I do wonder how to "make every effort." I think about things in my natural pathway that offer opportunities for an increase in goodness, knowledge, self control, etc. Those things that challenge me most of all are the very things helping me possess in increasing measure a new kind of character.

Monday, September 29, 2014

When You See the Changing Leaves, Think of This

This morning, I remembered one of my favorite Live with Flair moments from October, 2011. It's the one where my friend, Cynthia taught me about a tree's habit. Every time I see a tree in Autumn, I think about how my life takes shape and what I do to hinder or help this shaping.

Thursday, October 27, 2011

Your Best Habit

On the walk to school, my rurally-raised neighbor (who knows everything about the land) comments upon the beauty of various trees' habits.  She informs me that a tree's habit refers to its overall shape.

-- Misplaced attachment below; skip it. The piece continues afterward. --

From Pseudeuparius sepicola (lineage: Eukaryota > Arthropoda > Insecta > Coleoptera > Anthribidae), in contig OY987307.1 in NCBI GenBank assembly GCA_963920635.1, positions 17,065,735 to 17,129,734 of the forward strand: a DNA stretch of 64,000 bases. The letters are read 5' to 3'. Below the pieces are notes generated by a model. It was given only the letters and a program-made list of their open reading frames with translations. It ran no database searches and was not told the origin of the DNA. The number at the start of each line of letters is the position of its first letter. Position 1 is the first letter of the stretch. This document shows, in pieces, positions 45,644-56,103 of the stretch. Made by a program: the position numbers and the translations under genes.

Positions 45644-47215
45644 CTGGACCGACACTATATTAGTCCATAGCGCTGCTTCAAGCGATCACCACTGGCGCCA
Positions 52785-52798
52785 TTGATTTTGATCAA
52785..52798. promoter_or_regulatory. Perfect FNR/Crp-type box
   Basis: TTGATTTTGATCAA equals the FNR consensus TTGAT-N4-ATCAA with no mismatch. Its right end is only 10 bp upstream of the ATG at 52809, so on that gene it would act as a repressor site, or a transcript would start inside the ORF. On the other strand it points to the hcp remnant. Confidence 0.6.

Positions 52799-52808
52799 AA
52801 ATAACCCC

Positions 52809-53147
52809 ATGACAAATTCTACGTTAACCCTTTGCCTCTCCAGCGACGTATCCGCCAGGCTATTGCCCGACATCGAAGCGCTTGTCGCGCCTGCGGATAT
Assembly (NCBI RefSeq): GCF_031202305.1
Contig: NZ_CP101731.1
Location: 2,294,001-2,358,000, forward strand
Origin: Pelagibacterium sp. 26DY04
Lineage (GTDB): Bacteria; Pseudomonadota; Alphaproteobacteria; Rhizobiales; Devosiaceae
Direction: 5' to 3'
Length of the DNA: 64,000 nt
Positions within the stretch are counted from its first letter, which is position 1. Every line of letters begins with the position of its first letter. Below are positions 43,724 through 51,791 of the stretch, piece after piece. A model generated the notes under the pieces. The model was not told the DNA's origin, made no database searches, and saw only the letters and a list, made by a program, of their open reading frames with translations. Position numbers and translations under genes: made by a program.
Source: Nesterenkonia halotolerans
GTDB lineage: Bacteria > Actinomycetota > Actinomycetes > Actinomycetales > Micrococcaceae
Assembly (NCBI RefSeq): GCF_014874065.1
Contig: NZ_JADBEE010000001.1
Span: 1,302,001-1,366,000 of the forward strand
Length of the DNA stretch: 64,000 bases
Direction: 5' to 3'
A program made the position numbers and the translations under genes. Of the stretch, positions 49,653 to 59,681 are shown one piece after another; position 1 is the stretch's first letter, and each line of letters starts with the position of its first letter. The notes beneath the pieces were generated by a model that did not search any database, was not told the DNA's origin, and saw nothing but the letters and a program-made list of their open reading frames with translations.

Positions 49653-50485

She identifies trees by their habits.  Some trees squat and spread lower to the ground:

Others rise tall into the sky as perfect vase shapes:

Some grow into beautiful ovals:

And some unfold against the sky like Japanese fans. 

But as I look around me, I notice something astounding.  Some trees in the forest don't squat or unfold.  Some don't rise up and spread their arms wide.

I learn that if other plants or objects crowd a tree, the intended habit changes.  It diminishes.  Stunted and pressed upon, the tree loses potential somehow.

I think about the simple and natural need for space.  We have an intended shape--our best habit--but when crowded and pressured, we change. 

I think about making room for my husband, children, friends, students--and myself--to unfold, to stretch wide.  Do I stifle?  Do I crowd?  What would it look like to give everybody some breathing room?